By Associate Pat Stortz
On Saturday, April 10, 2021, the Associates of Southern Ontario hosted a Zoom gathering to learn more about the concept of Cosmology, the topic of the second video in the Integral Vision Video series. Twenty-four Associates and Sisters Zoomed in from around the province including Ontario, Saskatchewan, Maryland, Pennsylvania, Illinois and Florida. Sister Sharon Kanis, Provincial Councilor, led us in a communal meditation/conversation about cosmology.
What do we mean by the cosmos? “A religious mystic may help put us in touch with the cosmos, and so may a physicist.” (Merriam-Webster) This bringing together of religion and science in the dictionary entry was mirrored in Sister Sharon’s own background and in the conversation that followed.
The cosmos is the universe. It includes both outer space and the ground upon which we stand. It is the “world of human experience”. As we grew up, we received messages of meaning, stories, explaining to us how the cosmos works.
For example, in Genesis we read the story of God creating the world in seven days. When did each of us begin to hear a different possibility? When did we hear that a day for God need not be 24 hours? What was our reaction? Denial? Ambivalence?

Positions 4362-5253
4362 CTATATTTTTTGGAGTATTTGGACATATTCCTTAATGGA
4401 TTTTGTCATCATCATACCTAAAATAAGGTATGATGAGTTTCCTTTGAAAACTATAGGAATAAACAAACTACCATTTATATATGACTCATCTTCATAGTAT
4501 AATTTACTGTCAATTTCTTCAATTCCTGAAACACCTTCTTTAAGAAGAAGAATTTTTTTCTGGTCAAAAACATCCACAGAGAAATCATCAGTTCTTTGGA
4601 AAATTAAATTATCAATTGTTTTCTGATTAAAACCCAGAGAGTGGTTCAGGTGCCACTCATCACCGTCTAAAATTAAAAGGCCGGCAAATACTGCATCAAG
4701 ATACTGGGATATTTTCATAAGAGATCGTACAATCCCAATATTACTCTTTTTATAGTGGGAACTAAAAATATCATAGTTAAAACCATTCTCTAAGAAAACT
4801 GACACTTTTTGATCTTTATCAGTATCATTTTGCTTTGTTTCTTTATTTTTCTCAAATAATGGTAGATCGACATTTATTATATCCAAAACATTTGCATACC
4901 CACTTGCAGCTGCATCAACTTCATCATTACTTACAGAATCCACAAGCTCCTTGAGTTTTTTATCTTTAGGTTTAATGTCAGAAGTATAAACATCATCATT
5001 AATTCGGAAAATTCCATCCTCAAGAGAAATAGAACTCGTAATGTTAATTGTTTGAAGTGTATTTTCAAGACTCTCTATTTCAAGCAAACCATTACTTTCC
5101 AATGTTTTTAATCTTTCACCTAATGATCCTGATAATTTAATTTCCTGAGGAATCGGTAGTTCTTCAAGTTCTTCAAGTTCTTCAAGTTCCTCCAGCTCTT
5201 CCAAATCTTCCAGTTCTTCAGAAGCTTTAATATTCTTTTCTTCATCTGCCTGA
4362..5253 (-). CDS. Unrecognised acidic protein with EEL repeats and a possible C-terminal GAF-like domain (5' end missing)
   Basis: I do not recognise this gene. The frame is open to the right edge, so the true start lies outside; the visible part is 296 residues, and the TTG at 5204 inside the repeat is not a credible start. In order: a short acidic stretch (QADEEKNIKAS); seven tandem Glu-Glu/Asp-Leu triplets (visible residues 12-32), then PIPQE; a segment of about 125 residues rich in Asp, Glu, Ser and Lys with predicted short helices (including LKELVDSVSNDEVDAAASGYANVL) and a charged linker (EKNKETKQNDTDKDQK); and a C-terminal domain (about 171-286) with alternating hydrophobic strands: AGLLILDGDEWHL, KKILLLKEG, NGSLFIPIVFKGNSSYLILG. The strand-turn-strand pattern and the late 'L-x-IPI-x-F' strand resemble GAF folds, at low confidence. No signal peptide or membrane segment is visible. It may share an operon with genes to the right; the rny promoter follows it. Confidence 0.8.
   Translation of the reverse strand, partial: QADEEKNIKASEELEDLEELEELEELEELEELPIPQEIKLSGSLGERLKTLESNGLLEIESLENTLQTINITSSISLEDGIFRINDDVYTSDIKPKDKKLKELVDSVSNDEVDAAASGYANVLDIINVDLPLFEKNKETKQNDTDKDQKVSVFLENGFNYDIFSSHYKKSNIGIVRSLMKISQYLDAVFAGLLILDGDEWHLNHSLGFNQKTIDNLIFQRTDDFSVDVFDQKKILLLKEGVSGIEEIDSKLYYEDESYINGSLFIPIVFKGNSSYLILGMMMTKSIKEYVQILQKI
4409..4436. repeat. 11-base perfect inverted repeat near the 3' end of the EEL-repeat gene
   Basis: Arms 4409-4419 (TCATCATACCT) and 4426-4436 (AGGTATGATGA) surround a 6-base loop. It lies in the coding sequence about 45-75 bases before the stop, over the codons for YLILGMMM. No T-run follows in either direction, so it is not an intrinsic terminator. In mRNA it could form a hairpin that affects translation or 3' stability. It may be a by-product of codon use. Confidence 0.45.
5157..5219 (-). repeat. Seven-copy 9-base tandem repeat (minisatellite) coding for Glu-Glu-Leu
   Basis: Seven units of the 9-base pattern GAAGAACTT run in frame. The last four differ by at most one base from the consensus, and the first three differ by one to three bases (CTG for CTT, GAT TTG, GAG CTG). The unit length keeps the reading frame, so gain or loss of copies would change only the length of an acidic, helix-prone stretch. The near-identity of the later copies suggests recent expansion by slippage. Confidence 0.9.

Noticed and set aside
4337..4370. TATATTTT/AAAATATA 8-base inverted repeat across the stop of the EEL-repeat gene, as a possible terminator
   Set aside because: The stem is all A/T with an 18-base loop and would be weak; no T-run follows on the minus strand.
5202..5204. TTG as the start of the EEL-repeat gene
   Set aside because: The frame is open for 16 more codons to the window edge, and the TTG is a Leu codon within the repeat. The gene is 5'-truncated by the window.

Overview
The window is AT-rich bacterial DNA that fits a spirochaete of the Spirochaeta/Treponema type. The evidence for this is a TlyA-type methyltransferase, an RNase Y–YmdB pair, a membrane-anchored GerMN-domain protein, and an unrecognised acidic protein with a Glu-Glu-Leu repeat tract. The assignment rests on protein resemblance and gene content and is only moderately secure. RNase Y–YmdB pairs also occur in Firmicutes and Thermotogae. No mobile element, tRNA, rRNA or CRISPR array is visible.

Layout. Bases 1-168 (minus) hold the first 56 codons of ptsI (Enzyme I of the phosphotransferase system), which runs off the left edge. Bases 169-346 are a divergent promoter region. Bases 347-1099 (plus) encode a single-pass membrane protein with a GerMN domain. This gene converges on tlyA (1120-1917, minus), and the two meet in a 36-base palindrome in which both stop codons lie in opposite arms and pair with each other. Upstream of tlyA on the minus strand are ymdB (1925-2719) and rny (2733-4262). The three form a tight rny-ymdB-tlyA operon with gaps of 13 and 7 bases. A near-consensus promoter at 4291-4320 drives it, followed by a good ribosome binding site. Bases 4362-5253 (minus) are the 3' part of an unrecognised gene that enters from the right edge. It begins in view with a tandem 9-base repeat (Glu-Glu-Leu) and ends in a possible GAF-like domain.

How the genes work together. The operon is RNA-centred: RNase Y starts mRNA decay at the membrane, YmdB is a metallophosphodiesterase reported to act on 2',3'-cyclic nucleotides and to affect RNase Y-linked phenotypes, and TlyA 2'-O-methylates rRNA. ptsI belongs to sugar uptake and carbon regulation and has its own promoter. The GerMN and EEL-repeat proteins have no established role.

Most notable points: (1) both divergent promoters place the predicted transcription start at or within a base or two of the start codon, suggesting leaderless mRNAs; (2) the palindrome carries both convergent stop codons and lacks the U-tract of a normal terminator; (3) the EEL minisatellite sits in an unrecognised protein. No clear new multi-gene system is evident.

As our experience of the world challenges our ideas of how the cosmos works, we reevaluate our cosmology. For example, we no longer believe that the world is flat, that the earth is the centre of the universe, and that the world will end on December 31, 1999 (Y2K).
However, change can be slow. Most of us in the West grew up with the idea of the “hierarchy of being” - God at the top, rocks at the bottom, and humans in the middle. This influenced how we related to each other and the world. We believed that the natural world was created for human beings to exploit. Unfortunately, this cosmology has had a devastating impact on the natural world, as well as our human relations. We need to consciously rethink this cosmology.
Science is revealing to us our intimate kinship with all of creation. We are part of the natural world. If we see ourselves in partnership with the universe, where does God fit in? Sister Sharon invited us to let God be God and not confine God to a box. God is creator of all; God is both transcendent and immanent.
“Science tells us that the entire universe is expanding and moving towards greater complexity and greater consciousness,” said Sister Sharon. “And through faith Jesus tells us that we are destined for union – oneness. So how do we take all that expansiveness and become one in the one Triune God? … ‘that they may be one in us.’ Who did Jesus mean by they? Just his disciples, just the humans? All of creation.”
During a time of reflection and sharing we considered the question: How does this understanding affect our prayer and contemplation; how does it affect our action in the world?
The final word was given in the Directional Statement of the 24th General Chapter, Love Gives Everything. "We, School Sisters of Notre Dame [and Associates], direct our entire lives toward that oneness for which Jesus Christ was sent. At this critical turning point in the sacred history of creation and humanity, we have heard our deep desire to trust and dare (YAS, C4)."